The 2016 Summer Olympics are set to take place on August 5-21 in Rio de Janeiro, Brazil, and if you spend any time on the trails around the city of Boulder, you just might see some familiar faces competing in your favorite events at this year’s games.
In the track and field category, three Boulderites, former CU star athletes, and members of the 2012 Olympic team, are busy training to make their final bids on the Road to Rio. On most days, you’ll find Emma Coburn (3,000 Meter Steeplechase), Jenny Simpson (1,500 Meters), and Shalaya Kipp (3,00 Meters) training together on trails in and around town, or even sharing a jar of mayo and other training and post-run tips on social media. At just twenty-one-years-old, Coburn, (born and raised in Crested Butte, Colorado), was the youngest runner on the American team at the 2012 Olympics — finishing ninth overall in the steeplechase final with a time of 9:23:54.
Simpson is a professional runner endorsed by New Balance, who’s first Olympic appearance dates back to 2008, at which time she was still a shining star for the University of Colorado. As a student at CU, Simpson broke and set NCAA records in six events.
Before becoming an Olympic runner, Kipp spent ten years as a competitive alpine ski racer, before trading sports and becoming one of the most celebrated track and field stars at CU. And although the three athletes and Olympic hopefuls are favored to compete in this year’s games, they’re not the only professional runners that call Boulder home.
The city of Boulder, Colorado officially began its journey to becoming one of the nation’s best towns for runners in 1970 — the year that Frank Shorter moved to town. Shorter, a marathon runner who moved to Boulder to train, would go on to win a gold medal at the 1972 Olympics in Munich. Today, Boulder is known as a runner’s mecca — attracting professional and amateur runners to the area with 300 days of sunshine, a mild climate, the high altitude, miles and miles of open space trails, and a community that drinks the Kool-Aid (organic and sugar-free, of course) when it comes to living the lifestyle that professional athletes adhere to. The restaurants in town are filled with healthy eating options and local restauranteurs and chefs are runners themselves. Like Zeal — Food for Enthusiasts, which is owned and operated by Iron Man triathlete, Wayde Jester. Even Bobby Stuckey, celebrated sommelier and founder of Pizzeria Locale and Frasca, spends his free time running on local trails.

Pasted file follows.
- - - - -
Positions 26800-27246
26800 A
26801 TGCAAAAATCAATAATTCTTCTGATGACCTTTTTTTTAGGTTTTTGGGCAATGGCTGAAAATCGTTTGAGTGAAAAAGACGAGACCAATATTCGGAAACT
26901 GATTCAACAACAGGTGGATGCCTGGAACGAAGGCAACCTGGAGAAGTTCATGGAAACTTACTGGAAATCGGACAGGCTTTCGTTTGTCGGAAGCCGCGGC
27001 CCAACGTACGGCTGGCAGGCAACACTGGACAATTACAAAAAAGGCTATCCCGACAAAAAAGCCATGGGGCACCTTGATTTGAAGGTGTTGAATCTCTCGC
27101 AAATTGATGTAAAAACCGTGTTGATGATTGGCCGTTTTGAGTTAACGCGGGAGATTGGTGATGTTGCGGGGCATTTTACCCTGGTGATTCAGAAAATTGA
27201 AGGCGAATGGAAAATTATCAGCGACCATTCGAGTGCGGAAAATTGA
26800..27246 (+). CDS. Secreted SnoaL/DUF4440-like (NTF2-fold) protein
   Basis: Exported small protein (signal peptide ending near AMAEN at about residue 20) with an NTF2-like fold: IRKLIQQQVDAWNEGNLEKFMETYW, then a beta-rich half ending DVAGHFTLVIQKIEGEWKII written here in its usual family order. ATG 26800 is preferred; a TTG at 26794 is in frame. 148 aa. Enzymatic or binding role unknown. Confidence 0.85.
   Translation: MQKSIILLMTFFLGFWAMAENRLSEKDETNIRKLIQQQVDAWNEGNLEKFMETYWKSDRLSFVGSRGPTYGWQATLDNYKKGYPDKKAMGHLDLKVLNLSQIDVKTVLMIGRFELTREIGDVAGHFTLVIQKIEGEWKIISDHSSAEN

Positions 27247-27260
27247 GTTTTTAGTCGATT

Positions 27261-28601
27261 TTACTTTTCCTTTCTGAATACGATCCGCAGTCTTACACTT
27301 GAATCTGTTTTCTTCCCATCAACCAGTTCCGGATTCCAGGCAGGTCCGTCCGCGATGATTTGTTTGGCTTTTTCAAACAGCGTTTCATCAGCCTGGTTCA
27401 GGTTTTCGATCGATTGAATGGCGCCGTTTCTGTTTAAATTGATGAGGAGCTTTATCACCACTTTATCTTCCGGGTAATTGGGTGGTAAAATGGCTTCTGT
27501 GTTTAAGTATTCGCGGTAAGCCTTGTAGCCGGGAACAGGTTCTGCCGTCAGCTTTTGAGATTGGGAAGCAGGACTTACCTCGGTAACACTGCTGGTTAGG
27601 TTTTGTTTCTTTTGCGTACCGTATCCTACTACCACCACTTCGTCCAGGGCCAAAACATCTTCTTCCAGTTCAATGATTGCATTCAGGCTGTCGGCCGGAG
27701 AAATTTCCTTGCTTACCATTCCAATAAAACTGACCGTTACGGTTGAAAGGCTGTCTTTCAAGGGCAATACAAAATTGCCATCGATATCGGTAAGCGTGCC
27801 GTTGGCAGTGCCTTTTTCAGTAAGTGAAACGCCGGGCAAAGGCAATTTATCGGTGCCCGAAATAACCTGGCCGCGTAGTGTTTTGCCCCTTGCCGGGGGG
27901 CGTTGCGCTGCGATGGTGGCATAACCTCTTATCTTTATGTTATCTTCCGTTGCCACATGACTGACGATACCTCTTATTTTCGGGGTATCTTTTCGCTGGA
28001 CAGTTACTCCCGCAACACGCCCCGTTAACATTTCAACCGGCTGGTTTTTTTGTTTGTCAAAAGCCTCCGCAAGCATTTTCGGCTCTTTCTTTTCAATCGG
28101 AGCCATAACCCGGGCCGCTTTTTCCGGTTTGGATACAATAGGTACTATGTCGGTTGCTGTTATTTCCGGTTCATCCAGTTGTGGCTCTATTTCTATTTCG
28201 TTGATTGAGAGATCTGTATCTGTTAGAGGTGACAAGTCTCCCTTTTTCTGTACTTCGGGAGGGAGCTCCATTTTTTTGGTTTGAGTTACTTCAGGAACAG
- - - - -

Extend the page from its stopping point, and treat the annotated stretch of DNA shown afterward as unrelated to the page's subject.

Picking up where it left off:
But it’s not just Olympic track hopefuls that you’re likely to run into on local trails or grabbing some post-run fuel at Ozo Coffee Co. This year, two Boulderite’s will also be representing the city and the nation in that other sport that the people of Boulder love so much — cycling. Boulder native and resident, Mara Abbott, will represent Boulder as a member of Team USA’s Women’s Road Long Team. The thirty-year-old cyclist became the first American to win the Giro Donne race in 2010, and truly embraces the Boulder life, foregoing a vehicle as a main mode of transportation, opting instead to commute by bike. Another Boulder resident who will represent the city’s two-wheeled community in Rio this August is Erin Huck, who along with seven other women make up the Women’s Mountain Bike Long Team.
Reasons Boulder Attracts Top Athletes:
- The Altitude: Boulder, Colorado sits at 5,430 feet above sea level, offering endurance athletes a high-altitude training location to help their bodies adapt and transport oxygen better. Sparse oxygen at higher altitude locations forces the body to increase the number of red blood cells which results in an increase in oxygen delivered to the muscles during exercise.
- The Climate: No matter the season, the 300 days of sunshine in Boulder are ideal for athletes that train outdoors.
- Open Space: Boulder County maintains over 110 miles of trails and 35,000 acres of open space, which is a little slice of heaven for long distance runners and cyclists.
- Education: The University of Colorado at Boulder has produced eleven Olympic athletes in its time, and while the track and field program at CU has always been world-class, the school’s Integrative Physiology programs are also aiming to help athletes become better by studying the biomechanics of their bodies as well as the mechanics needed to compete in specific track and field events. The school’s Locomotion Laboratory has even done a study on the Biomechanics of the Steeplechase, measuring the forces involved in the event as well as the potential for injury.
- Top Coaches: In his twenty-fourth season as the head coach of CU’s prestigious track and field team, Mark Wetmore has not only produced several Olympians, he still continues to coach former students and Olympic hopefuls, like Kara Goucher.
- Lifestyle: From numerous running and cycling groups, to shops like the Boulder Running Company, Newton Running, more than ten bike shops, and restaurants that focus on fresh, organic, and healthy ingredients, the city of Boulder offers just as much appeal to athletes when they’re not training.